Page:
This Week's New Yorker

[New Yorker Cover]

True confessions: I recently became a subscriber to The New Yorker. They gave me a subscription offer I found difficult to refuse. Don't worry, I haven't gone over to the Dark Side. Similar to what they say about Playboy: I only read it for the cartoons.

And, yes, it's like a print version of National Public Radio. For example, notice the image of this week's cover I have stolen borrowed. Helpful tip for fellow members of the Vast Right Wing Conspiracy: bookmark the permalink for this post, so the next time your local liberal bemoans that conservatives "demonize" figures on the left, you can pull it up, point to the graphic, and simply raise one eyebrow in the sophisticated manner us New Yorker readers have cultivated. If you want, you can murmur "tu quoque," but be careful not to mispronounce it, lest you be taken for a yahoo.

The cartoons are still pretty good though, and there's even one on page 37 this week from Mick Stevens that will irritate environmental alarmists and make everyone else smile. Don Boudreaux has it here. (I'd reproduce it too, but I'm probably pushing my copyright infringement luck with the cover.)

But what I really wanted to mention is: Steve Martin has a memoir coming out titled Born Standing Up: A Comic's Life, and there's a hefty excerpt in the magazine. As even the excerpt makes clear, he's had an interesting life, and he writes about it well. This sentence leaped out at me:

Through the years, I have learned that there is no harm in charging oneself up with delusions between moments of valid inspiration.
Good advice? Maybe more so for comedians than sysadmins. But I liked it anyway, so if you see any obvious delusions here, you'll know what happened. I just hope I hit on the "valid inspiration" bit someday.

Last Modified 2012-10-16 2:18 PM EST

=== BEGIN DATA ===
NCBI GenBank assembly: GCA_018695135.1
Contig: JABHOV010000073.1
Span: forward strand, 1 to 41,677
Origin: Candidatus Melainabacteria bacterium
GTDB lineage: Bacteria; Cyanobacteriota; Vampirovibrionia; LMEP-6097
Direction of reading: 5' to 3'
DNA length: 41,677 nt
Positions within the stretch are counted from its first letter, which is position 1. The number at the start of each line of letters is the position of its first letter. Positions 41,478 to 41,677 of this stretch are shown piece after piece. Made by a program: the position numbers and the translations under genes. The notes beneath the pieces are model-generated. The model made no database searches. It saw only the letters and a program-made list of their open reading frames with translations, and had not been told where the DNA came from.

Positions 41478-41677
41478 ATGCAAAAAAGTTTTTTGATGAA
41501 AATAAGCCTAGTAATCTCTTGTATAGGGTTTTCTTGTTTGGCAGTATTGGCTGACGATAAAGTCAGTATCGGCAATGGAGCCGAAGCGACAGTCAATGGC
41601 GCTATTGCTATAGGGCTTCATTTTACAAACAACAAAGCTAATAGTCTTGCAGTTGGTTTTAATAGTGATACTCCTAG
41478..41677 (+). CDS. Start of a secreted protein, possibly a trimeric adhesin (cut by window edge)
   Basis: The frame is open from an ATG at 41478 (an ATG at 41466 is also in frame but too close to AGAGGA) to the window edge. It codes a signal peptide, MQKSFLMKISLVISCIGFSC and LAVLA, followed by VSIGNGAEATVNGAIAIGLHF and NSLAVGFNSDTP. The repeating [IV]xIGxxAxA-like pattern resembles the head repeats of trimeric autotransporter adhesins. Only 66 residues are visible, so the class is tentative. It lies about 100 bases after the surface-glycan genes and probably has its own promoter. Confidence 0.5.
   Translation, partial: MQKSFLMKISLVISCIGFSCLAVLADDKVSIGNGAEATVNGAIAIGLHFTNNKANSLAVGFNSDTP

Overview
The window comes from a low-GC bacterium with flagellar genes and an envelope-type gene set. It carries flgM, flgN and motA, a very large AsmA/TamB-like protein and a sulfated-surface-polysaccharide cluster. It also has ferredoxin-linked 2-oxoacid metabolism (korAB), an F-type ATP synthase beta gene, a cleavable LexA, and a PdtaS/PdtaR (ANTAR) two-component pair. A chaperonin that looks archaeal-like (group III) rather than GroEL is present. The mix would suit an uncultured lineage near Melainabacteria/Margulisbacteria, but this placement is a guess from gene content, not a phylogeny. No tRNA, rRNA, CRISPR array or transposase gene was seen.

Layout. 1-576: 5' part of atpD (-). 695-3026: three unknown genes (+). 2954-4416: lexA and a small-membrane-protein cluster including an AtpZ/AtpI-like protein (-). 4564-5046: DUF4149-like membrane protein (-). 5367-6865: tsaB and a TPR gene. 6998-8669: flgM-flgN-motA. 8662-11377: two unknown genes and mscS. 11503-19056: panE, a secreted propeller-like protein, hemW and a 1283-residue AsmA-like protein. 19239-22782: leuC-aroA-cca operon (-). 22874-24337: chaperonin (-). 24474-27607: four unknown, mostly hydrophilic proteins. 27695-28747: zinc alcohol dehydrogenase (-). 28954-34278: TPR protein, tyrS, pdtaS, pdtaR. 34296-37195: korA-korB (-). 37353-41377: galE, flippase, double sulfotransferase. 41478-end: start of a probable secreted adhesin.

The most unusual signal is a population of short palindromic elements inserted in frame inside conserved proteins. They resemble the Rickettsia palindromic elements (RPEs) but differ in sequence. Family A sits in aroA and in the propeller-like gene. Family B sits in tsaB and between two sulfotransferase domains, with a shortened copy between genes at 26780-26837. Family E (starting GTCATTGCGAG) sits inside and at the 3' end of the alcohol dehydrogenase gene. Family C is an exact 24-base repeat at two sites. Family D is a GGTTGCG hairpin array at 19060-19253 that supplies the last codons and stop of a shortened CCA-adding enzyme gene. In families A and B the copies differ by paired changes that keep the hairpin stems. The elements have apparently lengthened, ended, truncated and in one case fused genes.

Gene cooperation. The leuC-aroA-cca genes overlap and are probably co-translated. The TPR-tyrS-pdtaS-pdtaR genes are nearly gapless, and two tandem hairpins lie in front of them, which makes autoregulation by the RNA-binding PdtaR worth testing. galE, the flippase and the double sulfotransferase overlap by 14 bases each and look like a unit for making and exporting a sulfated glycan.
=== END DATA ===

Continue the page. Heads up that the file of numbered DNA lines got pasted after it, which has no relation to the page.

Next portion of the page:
You Kill Me

[Amazon Link] [1.0
stars] [IMDb Link]

I think professional movie critics must have a weak spot in their hearts for professional killers. How else to explain the 77% Tomatometer rating for this movie? Despite the generally good reviews, it went more or less directly to DVD.

Ben Kingsley plays a member of the Polish mob (headed by Philip Baker Hall) in Buffalo, NY. But he's a drunk and a screwup, so he's sent away to San Francisco. He meets Téa Leoni, and they develop a relationship. He goes to AA meetings, and meets colorful people there, including Luke Wilson and Bill Pullman. But the rival Irish mob, headed by Dennis Farina, is stirring up trouble back in Buffalo, so (eventually) Kingsley needs to return.

All these people are very talented, but they one-note their performances here. The most interesting thing is Ben Kingsley's accent, which must be Polish. The whole thing never got very interesting for me at all.


Last Modified 2012-10-16 2:10 PM EST

Drew Cline on NH Political Demographics

The New Hampshire Union Leader's Drew Cline reports to Wall Street Journal readers on why New Hampshire is trending toward the Democrats. Contrary to popular supposition, it's not Massachusetts refugees who can't shake their habit of reflexive voting for anyone with a (D) after their name.

Transplants into the state are changing the political landscape, but they're not from Massachusetts. They're highly educated professionals and come mostly from mid-Atlantic states. These newcomers have college degrees, many advanced, and work in high-tech, academia and other specialized fields throughout the state. They are affluent and very liberal.
A very sobering article. Guess that whole Free State Project isn't working out quite as planned.